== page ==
Mikhail Koltsov

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The following article is from The Great Soviet Encyclopedia (1979). It might be outdated or ideologically biased.

Kol’tsov, Mikhail Efimovich


(pseudonym of Mikhail Efimovich Fridliand). Born May 31 (June 12), 1898, in Kiev; died Apr. 4, 1942. Soviet Russian author. Journalist, public figure, and corresponding member of the Academy of Sciences of the USSR (1938). Member of the CPSU from 1918.

The son of a craftsman, Kol’tsov published his first work in 1916. He was an active participant in the February Revolution and in the Great October Socialist Revolution of 1917. From 1922 he was a regular contributor of topical satires and essays to Pravda. As a writer and publicist, Kol’tsov fought indefatigably for the ideas of October. He responded with energy and talent to the important and pressing problems of contemporary life. In many of his works he lashed out angrily at the negative phenomena of reality, mocked bureaucrats and time-servers (the satirical short story “Ivan Vadimovich, A Man Satisfying Requirements,” 1933, and the topical satires “Many Campaigners,” 1927, and “On the Question of Obtuseness,” 1931), and mercilessly exposed the enemies of Soviet power (for example, the topical satires and essays “Khlestakov at Gatchina,” 1922, “In the Beast’s Lair,” 1932, and “Dimitrov Accuses,” 1933). At the same time, Kol’tsov was a great master of the “positive” topical satire, which was stamped with the features of the new society and permeated with the struggle of the people for a new life (“145 Lines of Lyrics,” 1924, “The Birth of the First-born,” 1925, “Dacha—What a Dacha!”, 1929, and “A Brave, Strong Fighter: In Memory of N. Ostrovskii,” 1936).

Kol’tsov fought in the national-revolutionary war in Spain, and in 1936–37 he published a long series of essays in Pravda, which were included in the collection Spanish Diary (1938). The founder and editor of the journals Ogonek, Chudak, and Krokodil, he was the head of the Newspaper Journalists’ Association. He and M. Gorky prepared the well-known collection Day of Peace (1937). He was a deputy at the First Convocation of the Supreme Soviet of the RSFSR. Kol’tsov was awarded the Order of Lenin, two other Orders, and various medals.


Isbr. proizv., vols. 1–3. [Introductory article by D. Zaslavskii.] Moscow, 1957.
Pisatel’ v gazete: Vystupleniia, stat’i, zametki. Moscow, 1961.


Mikhail Kol’tsov, kakim on byl: Vospominaniia. Moscow, 1965. [Gural’nik, U. A.] “Mikhail Kol’tsov.” In Istoriia russkoi sovetskoi literatury, vol. 2, 2nd ed. Moscow, 1967.
Rubashkin, A. Mikhail Kol’tsov: Kritiko-biograficheskii ocherk. Leningrad, 1971.
Russkie sovetskie pisateli-prozaiki: Biobibliograficheskii ukazatel’, vol. 2. Leningrad, 1964.


The Great Soviet Encyclopedia, 3rd Edition (1970-1979). © 2010 The Gale Group, Inc. All rights reserved.
References in periodicals archive ?
As Hemingway's biographers have noted, Karkov is a thinly disguised version of Mikhail Koltsov. Though nominally a correspondent for Pravda and Izvestia, Koltsov was close to the center of Russian operations in Spain and was thought to have reported directly to Stalin; Martha Gelhorn called him, "Stalin's eyes and ears on the spot." (12) Just as Karkov mentors Robert Jordan in unsavory realities about the war, particularly its political aspects kept secret from the populace, so Koltsov--whom Hemingway called "the most intelligent man I ever met" tutored and cultivated Hemingway, part of a larger Soviet effort to win the prominent authors allegiance.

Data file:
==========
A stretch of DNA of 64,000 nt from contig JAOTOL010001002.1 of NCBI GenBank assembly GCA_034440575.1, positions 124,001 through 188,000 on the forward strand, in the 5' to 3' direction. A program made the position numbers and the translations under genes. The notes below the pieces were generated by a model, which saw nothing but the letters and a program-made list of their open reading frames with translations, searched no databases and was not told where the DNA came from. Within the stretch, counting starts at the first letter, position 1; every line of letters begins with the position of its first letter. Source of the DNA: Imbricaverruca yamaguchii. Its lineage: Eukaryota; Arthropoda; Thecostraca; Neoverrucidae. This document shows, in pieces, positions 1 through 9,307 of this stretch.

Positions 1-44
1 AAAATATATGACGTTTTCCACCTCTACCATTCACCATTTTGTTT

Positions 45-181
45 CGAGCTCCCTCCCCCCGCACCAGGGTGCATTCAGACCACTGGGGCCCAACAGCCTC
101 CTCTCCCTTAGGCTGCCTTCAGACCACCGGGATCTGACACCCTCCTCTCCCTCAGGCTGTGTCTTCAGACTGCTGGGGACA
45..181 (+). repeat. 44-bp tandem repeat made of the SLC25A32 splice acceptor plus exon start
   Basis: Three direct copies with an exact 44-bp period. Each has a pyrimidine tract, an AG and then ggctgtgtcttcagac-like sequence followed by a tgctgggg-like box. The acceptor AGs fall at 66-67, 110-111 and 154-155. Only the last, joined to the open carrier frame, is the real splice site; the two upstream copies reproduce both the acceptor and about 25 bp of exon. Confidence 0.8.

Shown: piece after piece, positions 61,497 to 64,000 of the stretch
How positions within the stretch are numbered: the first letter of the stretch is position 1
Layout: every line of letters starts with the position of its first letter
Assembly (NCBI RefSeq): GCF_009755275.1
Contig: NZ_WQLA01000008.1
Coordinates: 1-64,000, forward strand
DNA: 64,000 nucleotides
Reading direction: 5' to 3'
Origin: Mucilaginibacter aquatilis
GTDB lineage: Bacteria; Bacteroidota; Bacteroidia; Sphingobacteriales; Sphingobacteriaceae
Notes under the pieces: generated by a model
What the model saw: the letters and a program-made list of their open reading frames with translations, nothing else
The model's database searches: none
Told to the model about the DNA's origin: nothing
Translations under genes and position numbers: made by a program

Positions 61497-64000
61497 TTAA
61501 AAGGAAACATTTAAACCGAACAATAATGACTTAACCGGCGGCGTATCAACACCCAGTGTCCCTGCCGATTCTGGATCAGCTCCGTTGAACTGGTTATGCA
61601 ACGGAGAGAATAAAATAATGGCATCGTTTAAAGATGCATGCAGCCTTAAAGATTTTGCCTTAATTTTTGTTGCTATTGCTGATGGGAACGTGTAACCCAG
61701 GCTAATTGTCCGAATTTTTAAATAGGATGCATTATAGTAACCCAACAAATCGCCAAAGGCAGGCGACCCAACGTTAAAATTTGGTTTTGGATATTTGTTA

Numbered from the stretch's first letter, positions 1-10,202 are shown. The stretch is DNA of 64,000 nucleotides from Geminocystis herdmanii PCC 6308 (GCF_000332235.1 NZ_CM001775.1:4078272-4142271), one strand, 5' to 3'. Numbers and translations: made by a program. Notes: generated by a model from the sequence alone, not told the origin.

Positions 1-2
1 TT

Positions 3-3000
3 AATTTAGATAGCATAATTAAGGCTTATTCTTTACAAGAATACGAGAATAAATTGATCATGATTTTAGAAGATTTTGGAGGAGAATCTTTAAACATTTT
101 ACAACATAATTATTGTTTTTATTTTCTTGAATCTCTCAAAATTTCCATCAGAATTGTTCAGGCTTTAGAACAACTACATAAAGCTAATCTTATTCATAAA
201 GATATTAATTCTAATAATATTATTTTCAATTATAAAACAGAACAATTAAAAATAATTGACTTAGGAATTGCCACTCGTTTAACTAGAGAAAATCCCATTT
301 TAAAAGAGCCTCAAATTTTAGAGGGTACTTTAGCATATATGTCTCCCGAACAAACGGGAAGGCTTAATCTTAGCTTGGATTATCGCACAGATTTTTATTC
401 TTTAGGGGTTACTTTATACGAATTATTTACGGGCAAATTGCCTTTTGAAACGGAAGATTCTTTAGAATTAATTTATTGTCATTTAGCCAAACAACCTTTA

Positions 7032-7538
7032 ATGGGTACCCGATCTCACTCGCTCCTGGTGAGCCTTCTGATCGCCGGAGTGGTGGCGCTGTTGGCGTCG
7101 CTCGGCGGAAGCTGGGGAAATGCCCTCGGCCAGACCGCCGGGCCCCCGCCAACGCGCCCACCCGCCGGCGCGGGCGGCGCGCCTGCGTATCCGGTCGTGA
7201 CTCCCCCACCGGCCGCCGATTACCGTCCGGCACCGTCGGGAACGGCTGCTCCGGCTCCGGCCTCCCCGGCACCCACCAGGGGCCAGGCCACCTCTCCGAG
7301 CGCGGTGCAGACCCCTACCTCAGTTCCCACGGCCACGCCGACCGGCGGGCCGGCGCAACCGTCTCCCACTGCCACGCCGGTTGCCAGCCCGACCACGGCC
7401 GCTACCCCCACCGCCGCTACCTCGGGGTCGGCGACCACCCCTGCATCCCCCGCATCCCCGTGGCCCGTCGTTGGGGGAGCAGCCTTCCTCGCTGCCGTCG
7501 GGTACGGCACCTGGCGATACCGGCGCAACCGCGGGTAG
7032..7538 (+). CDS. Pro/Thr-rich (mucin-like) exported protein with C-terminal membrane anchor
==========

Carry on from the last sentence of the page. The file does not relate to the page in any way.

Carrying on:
Equally important, Ivens brought Hemingway to Gaylord's Hotel and introduced him to Mikhail Koltsov and several Russian-trained generals.
(Mikhail Koltsov) He never gave any reason for, and no hint of this tragic end!
Clark (comparative literature and Slavic languages and literatures, Yale U.) situates her investigation into the production of Soviet culture in Moscow through the window of the activities of four "intermediaries" who represent the "cosmopolitan patriots" committed to the Soviet state, but pushing for more cosmpolitan culture: film and theater director Sergei Eisenstein; journalist and publisher Mikhail Koltsov; poet, novelist, and journalist Ilya Erenburg; and writer, photographer, and filmmaker Sergei Tretiakov.
His older brother, Mikhail Koltsov (1898-1940), became an editor of Pravda but was executed by Stalin as an enemy of the people.
But he had to be careful with Stalin, who had ordered the shooting of his brother, Mikhail Koltsov, a correspondent of Pravda, for anti-Soviet and terrorist activities in 1940.
English poet Stephen Spender has described how he crossed the Spanish frontier with a forged passport, under the name Ramos Ramos, obtained on his behalf by French delegate Andre Malraux, who also assisted other participants.(6) Pravda correspondent Mikhail Koltsov has outlined some of the administrative questions that had to be resolved in Spain itself, where the Alianza de Intelectuales Antifascistas had to negotiate with both the Catalan and the central governments, and three different ministries from each: Foreign Affairs, the Interior, and Education.
(7) Mikhail Koltsov, Diario de la guerra de Espana, Ediciones Ruedo Iberico (Paris, 1963), 429.